“There was not a manual, and there was not anything other than let’s try this, and with the overriding principle that these young people should not have to pay too big a price both in terms of their academic learning, in terms of their safety, by going through this process, because they didn’t volunteer for it either. And we’re all in it, in that sense. And that was the beauty of it, I mean, there were so many beautiful moments, but a lot of ugly stuff.”– Shelton Boyles, a former English teacher, Gainesville, Florida
Often overlooked in histories of school desegregation are the teachers. Most were products of segregated colleges. Nothing in their training prepared them to teach integrated classes. After the lawyers and the courts had their say, the teachers had to make desegregation work. Failure was not an option. We have public schools in the South today because of their courage and tenacity.
School desegregation in the South proceeded in two stages. The Supreme Court in Brown v. Board of Education (two opinions, 1954 and 1955), decreed that each segregated school district must change to a “racially nondiscriminatory school system.” The lower courts quickly decided that test was satisfied if black students could choose to transfer from their historically black schools to white schools. The South’s dual system of white and black schools remained in place.
I graduated from the white Gainesville High School in Florida in 1962, two years before the first blacks entered white schools there. My research of the Gainesville experience with desegregation has informed this article.
During the “freedom of choice” era of desegregation, only a minority of black students chose to transfer to white schools. They were expected to conform to the white schools’ expectations. Many of those students were middle class and college bound. Curricula, clubs, student government, and other activities in the white schools did not change.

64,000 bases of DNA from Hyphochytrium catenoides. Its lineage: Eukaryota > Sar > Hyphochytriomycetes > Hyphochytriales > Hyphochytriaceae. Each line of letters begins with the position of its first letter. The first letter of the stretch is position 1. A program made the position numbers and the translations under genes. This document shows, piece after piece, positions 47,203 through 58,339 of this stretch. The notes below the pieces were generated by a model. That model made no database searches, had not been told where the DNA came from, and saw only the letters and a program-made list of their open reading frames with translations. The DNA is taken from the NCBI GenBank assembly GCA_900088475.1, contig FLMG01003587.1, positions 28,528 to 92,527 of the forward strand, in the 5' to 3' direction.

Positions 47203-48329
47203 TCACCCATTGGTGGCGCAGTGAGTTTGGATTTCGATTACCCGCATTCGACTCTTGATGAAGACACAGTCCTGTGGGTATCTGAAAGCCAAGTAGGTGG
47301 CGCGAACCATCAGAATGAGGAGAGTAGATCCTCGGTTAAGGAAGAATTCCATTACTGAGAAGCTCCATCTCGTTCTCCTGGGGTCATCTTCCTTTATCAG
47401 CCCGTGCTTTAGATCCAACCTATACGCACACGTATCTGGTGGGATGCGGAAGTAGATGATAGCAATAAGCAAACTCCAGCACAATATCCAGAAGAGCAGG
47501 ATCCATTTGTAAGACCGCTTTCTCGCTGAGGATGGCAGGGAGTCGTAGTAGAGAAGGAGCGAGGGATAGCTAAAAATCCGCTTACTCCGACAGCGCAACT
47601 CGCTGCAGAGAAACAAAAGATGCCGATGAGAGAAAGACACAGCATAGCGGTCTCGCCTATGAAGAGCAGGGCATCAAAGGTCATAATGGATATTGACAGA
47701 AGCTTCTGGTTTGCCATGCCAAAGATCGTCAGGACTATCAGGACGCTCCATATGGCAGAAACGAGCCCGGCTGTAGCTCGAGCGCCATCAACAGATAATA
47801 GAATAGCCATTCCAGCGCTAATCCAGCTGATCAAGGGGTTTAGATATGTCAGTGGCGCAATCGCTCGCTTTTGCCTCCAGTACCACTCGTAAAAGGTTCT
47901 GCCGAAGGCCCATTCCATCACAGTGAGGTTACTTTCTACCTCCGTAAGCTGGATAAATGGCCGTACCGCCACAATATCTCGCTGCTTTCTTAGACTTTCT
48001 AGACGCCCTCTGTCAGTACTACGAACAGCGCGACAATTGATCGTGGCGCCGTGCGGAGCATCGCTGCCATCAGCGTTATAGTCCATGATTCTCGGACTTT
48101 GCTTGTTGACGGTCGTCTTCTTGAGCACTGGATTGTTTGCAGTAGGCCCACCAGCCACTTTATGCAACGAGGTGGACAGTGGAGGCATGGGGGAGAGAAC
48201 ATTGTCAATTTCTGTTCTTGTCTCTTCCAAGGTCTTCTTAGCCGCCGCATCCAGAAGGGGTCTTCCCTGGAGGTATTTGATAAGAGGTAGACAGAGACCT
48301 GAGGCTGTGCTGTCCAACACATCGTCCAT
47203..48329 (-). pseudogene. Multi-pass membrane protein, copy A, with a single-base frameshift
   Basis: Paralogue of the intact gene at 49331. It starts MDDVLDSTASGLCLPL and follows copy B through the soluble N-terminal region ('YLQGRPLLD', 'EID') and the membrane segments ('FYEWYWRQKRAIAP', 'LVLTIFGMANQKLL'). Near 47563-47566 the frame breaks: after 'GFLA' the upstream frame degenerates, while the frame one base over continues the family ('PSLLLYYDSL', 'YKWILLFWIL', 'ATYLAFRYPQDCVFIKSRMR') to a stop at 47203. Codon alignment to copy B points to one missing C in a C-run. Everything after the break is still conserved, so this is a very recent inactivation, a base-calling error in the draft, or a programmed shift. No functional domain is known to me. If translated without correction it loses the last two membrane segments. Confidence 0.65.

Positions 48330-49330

The NAACP Legal Defense Fund in 1968 persuaded the Supreme Court that the South’s dual school system, even with freedom of choice, was not a “racially nondiscriminatory school system.” The black schools would have to be integrated or closed. In Florida, virtually all of the black high schools were closed. In Gainesville, the entire student body of Lincoln High School struck for 11 days in 1969 to protest its closing.
With full desegregation, teachers had to engage disaffected students of both races. African American teachers were expected not only to continue their normal instructional roles but also to help black students accommodate to desegregation. Frequently, that role included calming student disturbances. White teachers had to begin working with their new black students from the point at which segregation had left those students academically.
Unencumbered by reforms such as No Child Left Behind, teachers in the newly integrated classrooms could innovate. At Gainesville High, two white and one black teachers developed a three-hour block course called “Man and His Environment.” The course satisfied English, science and social studies requirements. The class included a representative group of students of both races and differing academic abilities. In other classes, many teachers took time out for students to tell something of their personal lives. Coaches fielded integrated sports teams. Principals found ways to get students of both races to work together on projects.